Autopsy shows what the lungs of coronavirus patient look like

By Michael Woodhead

3 Mar 2020

Some of the first images of coronavirus affected lungs have been released from post-mortem examination of patients in China, showing high levels of viscous secretions in distal airways.

The report, published on the Journal of Forensic Medicine, cover autopsies carried out by a team led by forensic pathologist Professor Liu Liang of Tongji Medical College, Huazhong University of Science and Technology, Wuhan, between February 16-24.

In his report published in the Journal of Forensic Medicine, Professor Liu says his most significant impressions of coronoavirus infection were that pulmonary fibrosis was less severe than with SARS coronavirus infection, but the symptoms of inflammation and thick exudate were more pronounced than with SARS.

He was quoted in Chinese state media as saying that coronavirus appeared to cause more deep airway and alveolar inflammatory damage than SARS.

However the damage to other organs was less apparent, though the findings were inconclusive because patients may have had co-morbid conditions.

Therefore clearing mucus in the small airways may an important aim of treatment goal. “This may affect whether tracheotomy is performed early to draw deep sputum plugs to assist respiratory support.”

A translation of the Chinese language report is provided here:

Judging from the autopsy, the lung damage of the deceased was obvious in this case. The inflammatory lesions (grey-white lesions) were weighted to the left lung, and the macroscopic view of the lungs was patchy. Grey-white lesions and dark red bleeding were visible. A spongy feeling was inherent in the lungs. A large number of sticky exudations overflowed from the alveolar surface, and fibrous strands were seen on the section. Review the CT film on the 20th day after admission, revealed multiple patchy ground glass shadows on both lungs. Air bronchograms can be seen. The left side was the most important. Fibrous cord shadows can be seen on both lower lungs.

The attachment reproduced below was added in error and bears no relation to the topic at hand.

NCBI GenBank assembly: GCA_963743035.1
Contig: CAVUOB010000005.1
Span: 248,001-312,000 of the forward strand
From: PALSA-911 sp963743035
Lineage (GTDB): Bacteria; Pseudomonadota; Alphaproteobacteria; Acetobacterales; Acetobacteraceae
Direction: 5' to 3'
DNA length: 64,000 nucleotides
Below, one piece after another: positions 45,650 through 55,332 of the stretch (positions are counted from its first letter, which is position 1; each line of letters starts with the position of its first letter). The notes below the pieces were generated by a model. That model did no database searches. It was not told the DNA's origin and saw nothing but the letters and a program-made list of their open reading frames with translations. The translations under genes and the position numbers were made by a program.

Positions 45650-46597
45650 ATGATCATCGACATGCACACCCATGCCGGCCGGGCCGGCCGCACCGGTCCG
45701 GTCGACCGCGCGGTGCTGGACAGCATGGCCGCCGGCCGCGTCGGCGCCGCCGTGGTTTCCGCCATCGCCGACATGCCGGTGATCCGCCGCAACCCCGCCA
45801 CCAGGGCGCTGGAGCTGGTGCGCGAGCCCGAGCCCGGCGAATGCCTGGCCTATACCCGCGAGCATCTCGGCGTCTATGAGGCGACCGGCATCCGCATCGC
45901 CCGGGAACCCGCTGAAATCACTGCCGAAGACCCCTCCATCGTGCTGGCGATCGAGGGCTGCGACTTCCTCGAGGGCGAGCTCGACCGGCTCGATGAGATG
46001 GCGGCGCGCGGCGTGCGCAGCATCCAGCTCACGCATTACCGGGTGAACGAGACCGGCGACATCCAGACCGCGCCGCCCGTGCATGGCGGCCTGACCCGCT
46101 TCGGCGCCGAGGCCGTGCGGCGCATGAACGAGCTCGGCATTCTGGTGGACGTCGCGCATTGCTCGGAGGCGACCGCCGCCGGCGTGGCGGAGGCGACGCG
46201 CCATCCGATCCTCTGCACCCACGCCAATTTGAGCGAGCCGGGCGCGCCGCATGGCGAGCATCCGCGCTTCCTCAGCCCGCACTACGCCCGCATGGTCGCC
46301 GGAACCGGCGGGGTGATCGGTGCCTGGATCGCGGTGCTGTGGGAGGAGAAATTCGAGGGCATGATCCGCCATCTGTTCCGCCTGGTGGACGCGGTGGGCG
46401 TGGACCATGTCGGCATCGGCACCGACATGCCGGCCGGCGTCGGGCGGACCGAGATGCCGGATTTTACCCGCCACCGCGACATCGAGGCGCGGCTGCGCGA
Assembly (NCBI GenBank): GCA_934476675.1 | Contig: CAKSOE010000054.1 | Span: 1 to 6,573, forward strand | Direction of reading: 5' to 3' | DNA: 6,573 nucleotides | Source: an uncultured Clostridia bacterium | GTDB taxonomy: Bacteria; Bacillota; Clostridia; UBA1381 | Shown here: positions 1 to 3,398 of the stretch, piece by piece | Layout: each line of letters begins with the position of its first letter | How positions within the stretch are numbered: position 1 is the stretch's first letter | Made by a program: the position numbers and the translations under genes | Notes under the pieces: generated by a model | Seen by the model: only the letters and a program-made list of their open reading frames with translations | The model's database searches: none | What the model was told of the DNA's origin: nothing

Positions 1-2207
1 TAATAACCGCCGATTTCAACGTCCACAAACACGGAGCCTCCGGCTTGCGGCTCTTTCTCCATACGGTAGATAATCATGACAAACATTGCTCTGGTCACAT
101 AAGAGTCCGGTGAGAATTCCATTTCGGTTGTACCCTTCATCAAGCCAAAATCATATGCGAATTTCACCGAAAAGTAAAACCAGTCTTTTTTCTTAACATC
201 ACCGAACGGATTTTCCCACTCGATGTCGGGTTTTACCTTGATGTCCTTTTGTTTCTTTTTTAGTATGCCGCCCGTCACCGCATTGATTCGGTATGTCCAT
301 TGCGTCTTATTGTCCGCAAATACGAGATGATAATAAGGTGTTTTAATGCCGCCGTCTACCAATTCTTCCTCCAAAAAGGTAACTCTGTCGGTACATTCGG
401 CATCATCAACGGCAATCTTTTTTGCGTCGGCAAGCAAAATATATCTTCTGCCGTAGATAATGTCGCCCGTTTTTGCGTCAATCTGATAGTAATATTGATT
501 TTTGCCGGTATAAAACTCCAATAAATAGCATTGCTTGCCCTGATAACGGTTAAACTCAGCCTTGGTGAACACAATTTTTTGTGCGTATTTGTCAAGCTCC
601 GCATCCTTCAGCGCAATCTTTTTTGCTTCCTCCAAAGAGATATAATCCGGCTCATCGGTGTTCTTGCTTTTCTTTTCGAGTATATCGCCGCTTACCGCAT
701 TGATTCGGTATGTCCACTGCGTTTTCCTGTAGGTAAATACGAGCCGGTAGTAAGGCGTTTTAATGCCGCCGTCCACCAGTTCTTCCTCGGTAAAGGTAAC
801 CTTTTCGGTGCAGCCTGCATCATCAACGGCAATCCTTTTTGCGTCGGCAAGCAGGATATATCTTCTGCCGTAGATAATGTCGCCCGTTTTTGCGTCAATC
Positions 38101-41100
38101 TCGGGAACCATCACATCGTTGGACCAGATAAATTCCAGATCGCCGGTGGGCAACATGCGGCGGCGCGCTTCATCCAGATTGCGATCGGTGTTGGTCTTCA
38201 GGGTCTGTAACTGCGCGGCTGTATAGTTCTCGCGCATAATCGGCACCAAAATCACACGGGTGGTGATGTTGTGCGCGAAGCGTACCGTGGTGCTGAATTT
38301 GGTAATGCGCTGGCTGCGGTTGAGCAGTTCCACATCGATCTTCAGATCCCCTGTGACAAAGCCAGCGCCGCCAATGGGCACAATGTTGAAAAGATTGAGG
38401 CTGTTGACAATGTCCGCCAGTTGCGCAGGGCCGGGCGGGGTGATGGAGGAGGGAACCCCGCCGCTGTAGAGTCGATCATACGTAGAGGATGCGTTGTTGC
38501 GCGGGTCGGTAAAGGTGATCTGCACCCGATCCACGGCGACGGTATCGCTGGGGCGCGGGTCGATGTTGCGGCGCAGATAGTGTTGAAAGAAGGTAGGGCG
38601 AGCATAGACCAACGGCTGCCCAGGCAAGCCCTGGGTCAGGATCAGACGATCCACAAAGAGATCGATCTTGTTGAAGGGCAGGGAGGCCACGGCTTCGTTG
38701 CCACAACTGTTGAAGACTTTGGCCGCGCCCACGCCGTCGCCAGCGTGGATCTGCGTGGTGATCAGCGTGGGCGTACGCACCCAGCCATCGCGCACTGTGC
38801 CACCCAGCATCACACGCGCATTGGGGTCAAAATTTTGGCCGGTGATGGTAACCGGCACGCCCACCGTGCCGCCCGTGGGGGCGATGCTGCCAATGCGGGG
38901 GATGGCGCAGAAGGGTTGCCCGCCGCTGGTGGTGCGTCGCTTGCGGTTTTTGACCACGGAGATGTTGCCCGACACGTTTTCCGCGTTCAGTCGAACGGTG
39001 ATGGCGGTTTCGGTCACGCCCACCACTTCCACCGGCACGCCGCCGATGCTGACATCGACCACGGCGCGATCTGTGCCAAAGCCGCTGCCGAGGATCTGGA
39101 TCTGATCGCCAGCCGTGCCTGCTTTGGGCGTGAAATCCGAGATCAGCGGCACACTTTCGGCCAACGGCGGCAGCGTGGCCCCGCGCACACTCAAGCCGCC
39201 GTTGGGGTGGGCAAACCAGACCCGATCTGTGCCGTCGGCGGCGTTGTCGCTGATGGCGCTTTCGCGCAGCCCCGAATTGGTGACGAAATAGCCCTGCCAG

Postmortem examination was consistent with the distribution of imaging changes, and the lesions progressed further. Considering that the ground-glass opacities seen in imaging correspond to the grey-white alveolar lesions seen with the naked eye, it suggests that COVID-19 mainly causes inflammatory reactions characterised by deep airway and alveolar damage. The local pathological changes of tissues obtained by sampling the dead body of COVID-19 deceased previously suggest that the pathological characteristics of COVID-19 are very similar to those caused by SARS and Middle East respiratory syndrome (MERS) coronavirus, but from this example the general anatomy of the system showed that the pulmonary fibrosis and consolidation were not as severe as those caused by SARS, and the exudative response was more obvious than SARS. This may be related to the short duration of this patient’s disease from diagnosis to death of only 15 days.

The pleural effusion of the deceased was not great, light yellow clear liquid, and no large amount of pleural effusion was seen, suggesting that pleural lesions were not mainly serous inflammation. The severe adhesion of the right lung to the pleura suggests that this case may be complicated by infectious pleurisy. Anatomy showed a moderate amount of light yellow clear liquid in the pericardial cavity, mild epicardial oedema, and myocardial section was grey-red, fish-like.



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